The future development of tall residential towers in Toronto remains bright, despite the mark the coronavirus has left on the city.
But the tall buildings to come could see design changes brought about by the pandemic. Home offices and virtual learning spaces for children could be incorporated into more suites. Green space at the base of developments may also be more common.
Those are among the observations of a panel at a recent webinar on the resiliency of tall buildings and what lies ahead for that industry, presented by the Urban Land Institute.
“I think we (developers) are getting smarter with our designs in how to create more flexible spaces for families to adapt if there is a situation like this last year,” Lee Koutsaris, vice-president, sales and marketing with Metropia, said.
Metropia is one of the development partners at 11 Yorkville, a 62-storey residence under construction in the downtown Toronto neighbourhood of Yorkville.
Koutsaris said over the past year the developer has not seen any “major shift” in demand for suite sizes or bedroom types at 11 Yorkville, which only has a handful of suites remaining for sale.
But because highrise towers can take four to five years to develop, design teams might have to rethink traditional models.
One shift might be to accommodate two or three family generations, possibly through connected units on one floor.
Metropia is already seeing some demand for intergenerational units in its lowrise developments. Could it happen in highrise as well, Koutsaris asked.
Brandon Donnelly, managing director of development with Slate Asset Management, said unlike midrise residential with shorter construction timelines, tall towers require careful planning of the mix of unit types to ensure demand remains strong.
Slate Asset is developing One Delisle, a 44-storey residence on Yonge Street near St. Clair Avenue.
The suite mix of a tower is largely dependent on the financing model which typically requires a high percentage of presales to launch a project, added Anson Kwok, vice-president, sales and marketing with Pinnacle International.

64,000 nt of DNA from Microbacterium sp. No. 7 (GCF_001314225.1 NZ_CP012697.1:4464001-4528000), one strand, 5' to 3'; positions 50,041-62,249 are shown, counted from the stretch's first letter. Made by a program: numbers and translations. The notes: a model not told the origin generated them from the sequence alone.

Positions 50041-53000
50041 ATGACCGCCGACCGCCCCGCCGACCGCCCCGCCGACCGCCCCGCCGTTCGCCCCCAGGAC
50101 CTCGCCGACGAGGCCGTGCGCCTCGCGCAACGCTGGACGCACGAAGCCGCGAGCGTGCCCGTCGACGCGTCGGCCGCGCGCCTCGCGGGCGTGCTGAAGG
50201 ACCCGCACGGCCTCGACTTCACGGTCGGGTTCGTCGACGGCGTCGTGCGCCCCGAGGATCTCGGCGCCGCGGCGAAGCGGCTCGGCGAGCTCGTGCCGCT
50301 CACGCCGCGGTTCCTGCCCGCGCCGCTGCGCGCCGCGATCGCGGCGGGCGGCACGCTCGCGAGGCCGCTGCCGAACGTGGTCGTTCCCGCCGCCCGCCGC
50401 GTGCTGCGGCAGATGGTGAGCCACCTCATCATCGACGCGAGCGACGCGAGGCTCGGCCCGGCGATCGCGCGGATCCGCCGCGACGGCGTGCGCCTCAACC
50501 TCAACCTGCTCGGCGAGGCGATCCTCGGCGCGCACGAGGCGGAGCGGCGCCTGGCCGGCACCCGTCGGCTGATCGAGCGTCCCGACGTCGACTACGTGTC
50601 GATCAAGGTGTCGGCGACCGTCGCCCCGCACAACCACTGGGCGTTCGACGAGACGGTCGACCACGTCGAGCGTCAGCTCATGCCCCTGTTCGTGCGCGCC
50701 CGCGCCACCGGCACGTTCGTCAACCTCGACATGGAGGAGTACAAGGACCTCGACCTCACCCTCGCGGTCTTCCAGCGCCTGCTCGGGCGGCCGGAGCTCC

Too many large suites planned in a development could hamper presales and stop a project in its tracks, he told the webinar audience.
The developer is behind Pinnacle One Yonge, which will feature three residential towers, the tallest to eclipse 1,000 feet.
Planning the best suite mix for five years out is one hurdle; meeting the Toronto Green Standard (TGS) — the city’s sustainable design requirements — is another for the developers of tall residential towers.
Kwok said like other residential tower developers, Pinnacle incorporates both glass and insulated spandrels in its tall buildings to meet facade R values without changing the exterior glass appearance. Another energy efficiency measure is nib walls installed at the bottom of each unit to minimize glass exposure.
“We have to work with our consultants to make the building sustainable,” Kwok explained.
Donnelly said he is not surprised that the highrise market has rebounded after a dark spell during the pandemic.
“Cities are incredibly resilient and tall buildings are a part of that,” he said, pointing out that after 9/11 fears that demand for office space in tall towers would dwindle didn’t happen.
Last month the city of Toronto had 208 active cranes, 125 of which were for residential, according to the Rider Levet Bucknall Ltd. (RLB) crane index, said Terry Olynyk, president of Multiplex Construction Canada Ltd. That total tops the busiest city in the U.S., Washington, which had only 45 active cranes.
“Resilient may, in fact, be an understatement,” Olynyk said of Toronto’s residential tower construction scene.
James Parakh, chair of the urban planning design committee for the Council of Tall Buildings and Urban Habitat, which examines the interface between tall buildings and pedestrian scale, said Toronto has been “highly regarded” by the council for its approach to tall building urbanism.
Parakhm, who is the urban design manager for Toronto and East York District of the city of Toronto, said one of the projects he is “excited to see” is East Harbour, a 38-acre development that could have upwards of 10 million mixed-use square feet in multi-highrises three kilometres east of downtown Toronto.